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Medtronic receives CE mark for “smallest” pacemaker

Medtronic receives CE mark for “smallest” pacemaker

Medtronic has received CE mark for Micra AV Transcatheter Pacing System (TPS), the “world’s smallest” pacemaker with atrioventricular (AV) synchrony.

Micra AV is indicated for the treatment of patients with AV block, a condition in which the electrical signals between the chambers of the heart (the atria and the ventricle) are impaired. First implants of Micra AV recently occurred in Spain by Dr. José Ramón González Juanatey at the University Hospital in Santiago de Compostela.

Dr. José Ramón González Juanatey, director, cardiology and Intensive Cardiac Care Department University Hospital, Santiago de Compostela, Spain, said: “This new device not only stimulates but is also able to recognize the electrical activity of the whole heart. Our ultimate goal is to bring the latest cardiovascular innovation to patients in our area. Now we can extend this wireless technology to other patients who require dual chamber stimulation and in whom traditional stimulation cannot be performed or is conditioned by previous infections, occlusions of the vessels of the upper extremities, etc.”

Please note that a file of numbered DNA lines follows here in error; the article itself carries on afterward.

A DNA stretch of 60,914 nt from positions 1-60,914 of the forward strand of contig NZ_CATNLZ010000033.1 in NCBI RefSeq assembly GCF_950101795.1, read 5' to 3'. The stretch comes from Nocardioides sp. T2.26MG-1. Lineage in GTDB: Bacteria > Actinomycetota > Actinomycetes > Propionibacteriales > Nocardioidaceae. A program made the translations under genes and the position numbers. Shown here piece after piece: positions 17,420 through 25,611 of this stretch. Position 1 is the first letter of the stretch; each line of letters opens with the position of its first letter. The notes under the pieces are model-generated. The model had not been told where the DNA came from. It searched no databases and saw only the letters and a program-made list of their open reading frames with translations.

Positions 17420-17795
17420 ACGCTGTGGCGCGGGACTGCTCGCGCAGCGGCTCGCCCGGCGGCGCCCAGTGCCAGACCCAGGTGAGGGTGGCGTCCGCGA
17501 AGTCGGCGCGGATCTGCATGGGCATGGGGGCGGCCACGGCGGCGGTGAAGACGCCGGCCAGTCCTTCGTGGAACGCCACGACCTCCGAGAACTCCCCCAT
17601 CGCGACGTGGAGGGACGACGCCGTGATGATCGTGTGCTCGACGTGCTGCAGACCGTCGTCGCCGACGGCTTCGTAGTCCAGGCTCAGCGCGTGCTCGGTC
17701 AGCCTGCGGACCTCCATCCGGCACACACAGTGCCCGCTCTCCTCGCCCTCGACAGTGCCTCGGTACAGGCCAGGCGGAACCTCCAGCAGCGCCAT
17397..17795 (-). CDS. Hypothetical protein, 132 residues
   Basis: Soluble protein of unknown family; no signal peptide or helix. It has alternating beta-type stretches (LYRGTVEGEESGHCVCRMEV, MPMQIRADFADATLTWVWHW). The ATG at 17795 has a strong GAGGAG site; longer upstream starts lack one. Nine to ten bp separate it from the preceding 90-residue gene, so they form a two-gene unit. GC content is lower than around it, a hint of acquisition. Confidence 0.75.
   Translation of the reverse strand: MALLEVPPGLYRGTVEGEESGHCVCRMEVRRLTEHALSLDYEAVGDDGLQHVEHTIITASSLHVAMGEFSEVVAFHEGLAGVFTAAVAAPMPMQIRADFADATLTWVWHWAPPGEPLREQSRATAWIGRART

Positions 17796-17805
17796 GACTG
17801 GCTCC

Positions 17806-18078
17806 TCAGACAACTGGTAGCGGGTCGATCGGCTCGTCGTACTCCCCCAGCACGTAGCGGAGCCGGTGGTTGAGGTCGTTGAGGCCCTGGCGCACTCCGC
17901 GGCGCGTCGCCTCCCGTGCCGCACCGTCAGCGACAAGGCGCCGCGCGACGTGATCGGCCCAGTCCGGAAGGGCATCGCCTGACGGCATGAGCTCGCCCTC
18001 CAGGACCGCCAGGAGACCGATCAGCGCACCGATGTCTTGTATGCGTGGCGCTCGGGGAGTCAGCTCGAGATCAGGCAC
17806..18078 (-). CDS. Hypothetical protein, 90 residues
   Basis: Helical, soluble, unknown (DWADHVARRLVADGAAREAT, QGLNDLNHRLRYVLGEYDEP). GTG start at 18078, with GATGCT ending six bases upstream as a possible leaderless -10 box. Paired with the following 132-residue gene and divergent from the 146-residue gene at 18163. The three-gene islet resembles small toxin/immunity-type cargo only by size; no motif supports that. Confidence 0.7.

Historically, patients with AV block have been treated with traditional dual-chamber pacemakers which are implanted in the upper chest, under the skin below the collar bone, and connected to the heart using thin wires called “leads.” Identical in size and shape to the original Micra TPS, Micra AV has additional internal atrial sensing algorithms which detect cardiac movement, allowing the device to adjust pacing in the ventricle to coordinate with the atrium, providing “AV synchronous” pacing therapy to patients with AV block.

The Micra AV approval is based on data from the MARVEL 2 (Micra Atrial Tracking Using A Ventricular accELerometer) study, which evaluated the safety and effectiveness of accelerometer-based atrial sensing algorithms. The study evaluated the ability of the Micra’s internal sensor to monitor and detect atrial contractions and enable coordinated pacing between the atrium and ventricle, thereby providing AV synchrony. 

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